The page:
The Truth About Jeffrey MacDonald's Relationship With His Wife

On February 17, 1970, Army doctor Jeffrey MacDonald called authorities to report intruders entered his home on the Fort Bragg base and attacked him, his pregnant wife, and his two young daughters. Although MacDonald was stabbed multiple times, he eventually recovered from the wounds. His wife and daughters, however, were killed in the brutal attack.

As reported by the Toronto Sun, Jeffrey MacDonald described the alleged attackers as a group of "hippies," who included a woman in a "floppy hat." According to MacDonald, the woman was chanting "acid is groovy, kill the pigs," while her friends assaulted the family.

Authorities found little evidence at the scene to identify the intruders or prove they were ever inside the MacDonald home. As a result, Jeffrey MacDonald's version of events was called into question, and he eventually became a person of interest in his wife and daughters' deaths.

On August 29, 1979, MacDonald was found guilty on one count of first-degree murder and two counts of second-degree murder. The Toronto Sun reported he was sentenced to three consecutive life terms. Macdonald has denied the allegations and maintains his innocence.

Authorities contend there is no evidence to suggest any intruders were present inside the MacDonald home at the time of the brutal attack. However, Jeffrey MacDonald's conviction remains a point of heated controversy, as he had an exemplary military record and seemed to have strong relationships with his wife of seven years and his daughters.

Jeffrey MacDonald's relationship with his wife Colette, according to him

Jeffrey MacDonald met Colette Stevenson when they were in the seventh grade. As reported by People, the couple had an off-again and on-again relationship throughout high school. However, the relationship became more serious while they were attending college.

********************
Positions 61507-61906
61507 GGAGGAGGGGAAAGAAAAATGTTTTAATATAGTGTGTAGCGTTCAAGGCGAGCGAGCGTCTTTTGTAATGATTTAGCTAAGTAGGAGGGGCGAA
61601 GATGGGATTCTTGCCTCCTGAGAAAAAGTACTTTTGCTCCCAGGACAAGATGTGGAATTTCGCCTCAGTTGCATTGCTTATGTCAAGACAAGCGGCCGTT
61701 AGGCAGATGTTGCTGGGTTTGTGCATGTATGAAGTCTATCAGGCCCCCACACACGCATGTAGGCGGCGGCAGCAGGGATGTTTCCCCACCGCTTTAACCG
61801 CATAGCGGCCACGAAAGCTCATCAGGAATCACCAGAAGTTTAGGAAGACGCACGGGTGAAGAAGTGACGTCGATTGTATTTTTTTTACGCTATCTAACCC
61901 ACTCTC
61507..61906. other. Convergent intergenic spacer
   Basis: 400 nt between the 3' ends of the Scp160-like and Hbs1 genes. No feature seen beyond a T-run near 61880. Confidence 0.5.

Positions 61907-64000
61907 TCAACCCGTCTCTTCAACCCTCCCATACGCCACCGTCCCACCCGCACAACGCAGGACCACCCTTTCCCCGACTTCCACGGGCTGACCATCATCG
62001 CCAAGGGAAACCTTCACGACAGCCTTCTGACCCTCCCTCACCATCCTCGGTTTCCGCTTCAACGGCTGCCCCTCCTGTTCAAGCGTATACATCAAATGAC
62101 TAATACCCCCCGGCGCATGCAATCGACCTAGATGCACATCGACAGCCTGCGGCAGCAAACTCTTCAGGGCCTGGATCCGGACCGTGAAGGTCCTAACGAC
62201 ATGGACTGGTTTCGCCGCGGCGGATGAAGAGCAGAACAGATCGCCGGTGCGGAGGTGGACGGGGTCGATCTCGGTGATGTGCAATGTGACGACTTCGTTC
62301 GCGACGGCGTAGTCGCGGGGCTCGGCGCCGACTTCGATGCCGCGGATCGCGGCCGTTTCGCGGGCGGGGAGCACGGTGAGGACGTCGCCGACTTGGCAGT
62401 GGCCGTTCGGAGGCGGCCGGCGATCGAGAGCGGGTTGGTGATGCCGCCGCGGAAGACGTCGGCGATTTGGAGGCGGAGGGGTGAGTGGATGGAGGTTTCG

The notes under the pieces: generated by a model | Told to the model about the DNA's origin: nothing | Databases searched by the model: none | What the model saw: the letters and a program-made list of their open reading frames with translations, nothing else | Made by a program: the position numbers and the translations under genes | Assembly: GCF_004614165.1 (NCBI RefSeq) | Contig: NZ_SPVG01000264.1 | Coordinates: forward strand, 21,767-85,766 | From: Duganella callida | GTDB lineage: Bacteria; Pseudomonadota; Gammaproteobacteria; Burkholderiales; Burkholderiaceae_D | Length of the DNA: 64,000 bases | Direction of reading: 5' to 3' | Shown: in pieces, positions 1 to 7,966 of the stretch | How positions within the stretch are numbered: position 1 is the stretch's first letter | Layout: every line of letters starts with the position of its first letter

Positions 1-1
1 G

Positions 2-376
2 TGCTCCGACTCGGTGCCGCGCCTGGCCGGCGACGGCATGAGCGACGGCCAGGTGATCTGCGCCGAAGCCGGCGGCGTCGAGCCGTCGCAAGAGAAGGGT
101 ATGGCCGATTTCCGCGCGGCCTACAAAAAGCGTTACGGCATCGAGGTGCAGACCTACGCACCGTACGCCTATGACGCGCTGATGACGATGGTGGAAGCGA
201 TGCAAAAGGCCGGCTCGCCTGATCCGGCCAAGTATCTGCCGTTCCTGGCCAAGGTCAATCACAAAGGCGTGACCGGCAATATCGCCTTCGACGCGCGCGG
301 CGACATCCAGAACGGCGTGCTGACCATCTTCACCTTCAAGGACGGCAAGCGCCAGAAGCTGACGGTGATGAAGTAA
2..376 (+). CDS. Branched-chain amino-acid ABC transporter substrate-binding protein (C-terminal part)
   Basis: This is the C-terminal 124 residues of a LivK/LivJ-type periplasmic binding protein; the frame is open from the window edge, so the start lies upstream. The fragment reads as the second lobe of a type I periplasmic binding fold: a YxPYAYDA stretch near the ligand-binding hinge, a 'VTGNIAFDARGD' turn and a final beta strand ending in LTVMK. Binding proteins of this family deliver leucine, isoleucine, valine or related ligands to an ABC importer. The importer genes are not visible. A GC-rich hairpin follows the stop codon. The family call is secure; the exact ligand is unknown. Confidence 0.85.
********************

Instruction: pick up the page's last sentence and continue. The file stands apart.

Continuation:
MacDonald said he proposed to Stevenson during their sophomore year of college, after she became pregnant. When discussing their decision to marry, MacDonald said he and his wife were "deeply in love."

During the early years of the marriage, MacDonald enlisted in the Army and was subsequently away from home during training exercises and deployments. However, the family was reunited in August 1969 when he was stationed in Fort Bragg, North Carolina.

By late 1969, Jeffrey MacDonald was a Green Beret and an Army surgeon. As reported by People, Colette was taking night classes to further her education. However, the family had a reasonably "normal schedule," and Jeffrey was able to be home on nights and weekends. MacDonald said he and Colette "were increasingly happy," as they had "never been so good financially."

Friends and family seemed to echo Jeffrey MacDonald's description of his relationship with his wife and children.

In an interview with People, family friends Rick and Judy Thoesen said Jeffrey and Colette MacDonald seemed to have a "very loving" relationship, and Jeffrey "loved his girls." Jeffrey MacDonald's niece Samantha said her uncle was "a really kind, generous, thoughtful man."

Investigators discovered how Colette felt

In stark contrast, the U.S. Army Criminal Investigation Command's investigation into the MacDonald family revealed Colette and Jeffrey's marriage was not as happy as they wanted people to believe. As reported by Vanity Fair, Jeffrey had "at least 15 girlfriends," who he reportedly met and became involved with during his Army training missions.

One woman, who worked as a secretary at Fort Bragg, admitted having an intimate relationship with MacDonald before, and after, the deaths of his wife and children.

Vivian "Pep" Stevenson, who was Colette's sister-in-law, said Colette was aware of her husband's affairs and was terribly distraught. Vivian said Colette expressed that she was ready "give up" on the marriage and planned to take her daughters and move back to her parents' home.

Vanity Fair reports Colette called her mother to explain the situation and to let her know she wanted to move back home. However, her mother suggested waiting until the following spring. Two days after that call, Colette, her two daughters, and her unborn child were dead.